Thank you for taking time to visit the new website of the National Center for Smart Growth Research and Education. As I write this in November 2017, the Center is in its 17th year of operation, its 15th since I joined the Center in 2002.
While our mission of conducting research and offering educational programs on topics that pertain to smart growth has not changed, staff and focus areas of course do change. At present we have six faculty with joint appointments in the Urban Studies and Planning program, approximately six full time professional staff and 2 administrative staff. With some variation, and depending what is counted, we currently generate approximately $1.5 million per year in grants and contracts and publish about ten articles per year in peer refereed journals and, of course, produce numerous reports, working papers, and conference presentations.
The NCSG continues its work to create a more sustainable, vibrant and enhanced quality of life for communities across the globe. From the beginning, the NCSG has worked to advance the notion that research, collaboration, engagement and thoughtful policy development hold the key to a smarter and more sustainable approach to urban and regional development. While we continue to address smart growth issues around the world, we are also engaged extensively at the local level. As Center director, I am by statute a member of Maryland’s Smart Growth Subcabinet and Sustainable Growth Commission. Over the years, this has kept us engaged in state policy discussions even as administrations and priorities have changed. We also work closely with Montgomery County’s Park and Planning Commission on a variety of topics and joined the leadership team of the Baltimore Regional Sustainability Planning effort.
In the past few years we have launched three new initiatives.
- The Partnership for Action Learning in Sustainability (PALS), modeled after the Oregon Sustainable City Year program, engages students and faculty from across the university in helping local governments in Maryland become more sustainable. In a very short period, PALS has become the largest program of its kind in the nation, engaging over 400 students in 30 classes from eight schools and colleges on the College Park campus.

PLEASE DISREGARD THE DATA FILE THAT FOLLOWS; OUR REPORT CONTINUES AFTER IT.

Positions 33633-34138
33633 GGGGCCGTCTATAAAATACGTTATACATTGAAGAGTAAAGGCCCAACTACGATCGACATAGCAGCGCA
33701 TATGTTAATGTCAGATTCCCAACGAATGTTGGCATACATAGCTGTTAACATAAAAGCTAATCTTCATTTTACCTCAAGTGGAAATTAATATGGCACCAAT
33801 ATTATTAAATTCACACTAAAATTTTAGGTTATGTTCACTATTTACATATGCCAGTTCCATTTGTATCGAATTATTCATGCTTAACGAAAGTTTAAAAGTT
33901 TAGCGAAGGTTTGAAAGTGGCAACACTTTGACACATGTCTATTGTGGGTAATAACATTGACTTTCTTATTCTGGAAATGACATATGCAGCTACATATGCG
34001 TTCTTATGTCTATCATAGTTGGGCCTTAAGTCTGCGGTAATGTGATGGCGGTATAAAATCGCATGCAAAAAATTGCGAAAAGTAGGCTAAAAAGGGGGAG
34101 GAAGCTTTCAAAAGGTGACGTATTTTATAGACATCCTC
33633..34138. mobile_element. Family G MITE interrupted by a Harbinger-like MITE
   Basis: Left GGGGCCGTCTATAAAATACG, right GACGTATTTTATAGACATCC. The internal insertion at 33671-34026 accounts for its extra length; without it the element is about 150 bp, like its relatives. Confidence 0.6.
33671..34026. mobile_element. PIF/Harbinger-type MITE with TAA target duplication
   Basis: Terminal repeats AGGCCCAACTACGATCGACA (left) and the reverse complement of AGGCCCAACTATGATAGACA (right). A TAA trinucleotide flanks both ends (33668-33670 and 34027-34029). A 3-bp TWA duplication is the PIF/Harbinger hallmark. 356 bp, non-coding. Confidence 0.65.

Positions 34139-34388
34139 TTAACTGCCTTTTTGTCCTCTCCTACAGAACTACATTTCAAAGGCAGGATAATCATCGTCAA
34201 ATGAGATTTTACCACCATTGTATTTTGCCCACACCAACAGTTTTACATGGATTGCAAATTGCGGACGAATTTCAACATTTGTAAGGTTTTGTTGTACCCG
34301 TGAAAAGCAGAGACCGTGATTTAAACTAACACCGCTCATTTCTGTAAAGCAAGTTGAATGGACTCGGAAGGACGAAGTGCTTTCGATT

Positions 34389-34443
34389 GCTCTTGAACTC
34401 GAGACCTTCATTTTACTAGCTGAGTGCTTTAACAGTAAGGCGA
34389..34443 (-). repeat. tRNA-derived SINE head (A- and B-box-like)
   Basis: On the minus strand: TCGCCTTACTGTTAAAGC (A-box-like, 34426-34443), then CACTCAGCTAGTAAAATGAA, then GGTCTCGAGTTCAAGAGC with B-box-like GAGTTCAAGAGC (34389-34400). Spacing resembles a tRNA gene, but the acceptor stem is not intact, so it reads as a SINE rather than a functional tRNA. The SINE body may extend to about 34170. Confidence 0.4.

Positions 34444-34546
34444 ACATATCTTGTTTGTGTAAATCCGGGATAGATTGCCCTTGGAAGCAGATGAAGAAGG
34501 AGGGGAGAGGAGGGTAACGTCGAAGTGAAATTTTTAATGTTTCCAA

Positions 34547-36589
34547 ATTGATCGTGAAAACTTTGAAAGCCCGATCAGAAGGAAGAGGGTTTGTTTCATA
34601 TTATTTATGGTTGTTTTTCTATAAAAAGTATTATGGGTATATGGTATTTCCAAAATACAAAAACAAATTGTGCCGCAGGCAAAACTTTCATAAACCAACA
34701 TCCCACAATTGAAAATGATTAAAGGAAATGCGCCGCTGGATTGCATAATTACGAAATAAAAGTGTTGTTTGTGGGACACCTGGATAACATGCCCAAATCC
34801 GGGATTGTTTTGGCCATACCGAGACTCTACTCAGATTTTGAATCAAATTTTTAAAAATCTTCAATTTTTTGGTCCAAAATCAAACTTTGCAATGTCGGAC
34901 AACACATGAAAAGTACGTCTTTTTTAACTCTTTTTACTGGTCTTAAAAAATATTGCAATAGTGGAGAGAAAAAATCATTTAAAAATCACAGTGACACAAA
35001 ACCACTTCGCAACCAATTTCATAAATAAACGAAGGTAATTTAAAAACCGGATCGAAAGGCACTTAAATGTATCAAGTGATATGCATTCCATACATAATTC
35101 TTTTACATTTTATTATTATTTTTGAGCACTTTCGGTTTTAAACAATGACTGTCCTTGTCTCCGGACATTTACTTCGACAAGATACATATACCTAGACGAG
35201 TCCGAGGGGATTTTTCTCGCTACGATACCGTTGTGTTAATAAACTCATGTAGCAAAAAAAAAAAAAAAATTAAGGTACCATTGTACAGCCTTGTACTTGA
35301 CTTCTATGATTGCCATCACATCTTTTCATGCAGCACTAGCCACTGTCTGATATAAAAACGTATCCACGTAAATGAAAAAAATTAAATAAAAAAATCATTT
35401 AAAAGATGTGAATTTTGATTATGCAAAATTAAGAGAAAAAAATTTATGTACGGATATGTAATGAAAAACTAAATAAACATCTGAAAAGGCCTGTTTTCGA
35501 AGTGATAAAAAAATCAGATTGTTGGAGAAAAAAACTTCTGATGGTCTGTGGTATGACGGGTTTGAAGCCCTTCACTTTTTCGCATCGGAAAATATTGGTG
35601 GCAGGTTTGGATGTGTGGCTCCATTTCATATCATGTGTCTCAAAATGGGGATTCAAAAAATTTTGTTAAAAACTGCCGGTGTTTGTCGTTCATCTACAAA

- In 2013, the NCSG launched the Purple Line Corridor Coalition (PLCC). The PLCC is a regional partnership of public, private, and not-for-profit organizations working to assure that the Purple Line light rail project will provide the maximum economic, social and environmental opportunities to all residents and businesses along the corridor.
- In 2014 we launched a project titled, Plan for Regional Sustainability Tomorrow, or PRESTO. PRESTO developed out of our long-standing work on regional planning in the Baltimore-Washington region that began with a large public engagement effort called Reality Check. Since then we have built and integrated transportation, land use, econometric, air and water emissions models that enable us to rigorously explore alternative futures. With support from the Socio-Environmental Synthesis Center and the Town Creek Foundation we believe that this work is both advancing the science of sustainability modeling and stimulating a dialog on how to make the Baltimore-Washington region a more sustainable place to live, work, and invest.
Over the course of the Center’s history, sustainable development or sustainable communities has begun to replace smart growth as the popular term to describe better and more thoughtfully considered approaches to urban and regional development. Part of this change is semantics and part is substantive. At this writing the website contains some 80 papers on a wide variety of topics. While some of these papers are now somewhat dated, we continue to believe that they can provide useful background information and historical context. Of course, you will have to decide for yourself.
Again, thank you for taking time to visit our website; I hope you found something helpful or informative. All of us at the Center welcome your feedback and hope you will contact us if you need more information. Without such dialog between the Center and its external constituencies we cannot succeed at facilitating a smarter and more sustainable approach to urban and regional growth.
NCSG Executive Director